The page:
David Bourget (Western Ontario)
David Chalmers (ANU, NYU)
Rafael De Clercq
Jack Alan Reynolds
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Hypatia 3 (3):104 - 118 (1989)
Julia Kristeva attempts to expose the limits of Lacan's theory of language by revealing the semiotic dimension of language that it excludes. She argues that the semiotic potential of language is subversive, and describes the semiotic as a poeticmaternal linguistic practice that disrupts the symbolic, understood as culturally intelligible rule-governed speech. In the course of arguing that the semiotic contests the universality of the Symbolic, Kristeva makes several theoretical moves which end up consolidating the power of the Symbolic and paternal authority generally. She defends a maternal instinct as a pre-discursive biological necessity, thereby naturalizing a specific cultural configuration of maternity. In her use of psychoanalytic theory, she ends up claiming the cultural unintelligibility of lesbianism. Her distinction between the semiotic and the Symbolic operates to foreclose a cultural investigation into the genesis of precisely those feminine principles for which she claims a pre-discursive, naturalistic ontology. Although she claims that the maternal aspects of language are repressed in Symbolic speech and provide a critical possibility of displacing the hegemony of the paternal/symbolic, her very descriptions of the maternal appear to accept rather than contest the inevitable hegemony of the Symbolic. In conclusion, this essay offers a genealogical critique of the maternal discourse in Kristeva and suggests that recourse to the maternal does not constitute a subversive strategy as Kristeva appears to assume.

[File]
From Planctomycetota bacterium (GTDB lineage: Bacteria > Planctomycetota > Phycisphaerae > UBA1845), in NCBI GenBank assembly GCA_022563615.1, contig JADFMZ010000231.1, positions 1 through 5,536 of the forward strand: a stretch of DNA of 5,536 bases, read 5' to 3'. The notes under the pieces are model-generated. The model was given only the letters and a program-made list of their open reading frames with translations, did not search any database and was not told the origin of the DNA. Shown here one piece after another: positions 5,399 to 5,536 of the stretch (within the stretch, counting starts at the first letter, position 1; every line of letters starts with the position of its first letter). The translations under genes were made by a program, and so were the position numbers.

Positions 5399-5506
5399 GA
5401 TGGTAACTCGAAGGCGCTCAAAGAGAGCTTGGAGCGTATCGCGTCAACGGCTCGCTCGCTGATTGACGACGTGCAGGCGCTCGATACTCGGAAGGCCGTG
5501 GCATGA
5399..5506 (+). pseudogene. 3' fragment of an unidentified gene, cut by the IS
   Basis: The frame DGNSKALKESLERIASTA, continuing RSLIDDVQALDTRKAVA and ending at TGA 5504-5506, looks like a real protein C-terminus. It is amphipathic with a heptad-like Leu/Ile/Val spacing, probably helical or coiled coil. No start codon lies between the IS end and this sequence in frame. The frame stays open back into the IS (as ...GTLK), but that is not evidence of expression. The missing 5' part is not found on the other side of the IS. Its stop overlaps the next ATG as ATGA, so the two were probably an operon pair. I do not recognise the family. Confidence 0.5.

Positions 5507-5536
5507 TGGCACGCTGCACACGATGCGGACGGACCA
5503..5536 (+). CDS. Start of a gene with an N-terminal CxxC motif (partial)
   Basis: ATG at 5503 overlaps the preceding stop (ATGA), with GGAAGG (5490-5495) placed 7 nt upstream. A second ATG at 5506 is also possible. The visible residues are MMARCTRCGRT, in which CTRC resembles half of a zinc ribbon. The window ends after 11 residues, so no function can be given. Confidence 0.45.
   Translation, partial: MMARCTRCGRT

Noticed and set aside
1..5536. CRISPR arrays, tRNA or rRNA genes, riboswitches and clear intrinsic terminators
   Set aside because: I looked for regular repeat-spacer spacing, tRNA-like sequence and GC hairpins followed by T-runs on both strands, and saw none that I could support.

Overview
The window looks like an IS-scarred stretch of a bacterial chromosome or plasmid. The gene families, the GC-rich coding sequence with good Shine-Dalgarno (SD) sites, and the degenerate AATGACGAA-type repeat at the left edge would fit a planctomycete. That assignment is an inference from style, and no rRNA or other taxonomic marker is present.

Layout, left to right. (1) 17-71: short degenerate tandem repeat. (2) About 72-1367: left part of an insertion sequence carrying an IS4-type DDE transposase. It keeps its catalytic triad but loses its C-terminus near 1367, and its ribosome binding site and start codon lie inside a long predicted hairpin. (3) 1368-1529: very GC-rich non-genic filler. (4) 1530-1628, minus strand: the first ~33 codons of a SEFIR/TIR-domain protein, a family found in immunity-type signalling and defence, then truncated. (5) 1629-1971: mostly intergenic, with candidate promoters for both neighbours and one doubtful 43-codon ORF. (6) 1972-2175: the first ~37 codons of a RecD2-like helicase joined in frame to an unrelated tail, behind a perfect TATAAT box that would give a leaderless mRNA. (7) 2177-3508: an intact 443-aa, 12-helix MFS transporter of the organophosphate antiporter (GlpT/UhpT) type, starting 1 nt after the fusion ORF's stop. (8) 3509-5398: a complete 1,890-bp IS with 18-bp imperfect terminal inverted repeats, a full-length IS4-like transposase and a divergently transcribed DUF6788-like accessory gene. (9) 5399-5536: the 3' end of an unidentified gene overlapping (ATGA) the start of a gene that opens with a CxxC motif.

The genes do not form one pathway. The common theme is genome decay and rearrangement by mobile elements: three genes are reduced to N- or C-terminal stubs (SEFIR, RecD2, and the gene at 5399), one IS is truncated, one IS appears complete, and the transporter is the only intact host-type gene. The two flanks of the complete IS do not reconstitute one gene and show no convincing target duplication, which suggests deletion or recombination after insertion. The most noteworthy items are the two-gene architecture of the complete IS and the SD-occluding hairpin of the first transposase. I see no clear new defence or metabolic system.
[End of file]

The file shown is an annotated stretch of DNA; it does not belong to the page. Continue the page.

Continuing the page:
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References found in this work BETA
Julia Kristeva (1984). Revolution in Poetic Language. Columbia University Press.
Gayle Rubin (1975). The Traffic in Women: Notes on the "Political Economy" of Sex. In Rayna R. Reiter (ed.), Toward an Anthropology of Women. Monthly Review Press. 157--210.
Citations of this work BETA
Kelly Oliver (2010). Motherhood, Sexuality, and Pregnant Embodiment: Twenty-Five Years of Gestation. Hypatia 25 (4):760-777.
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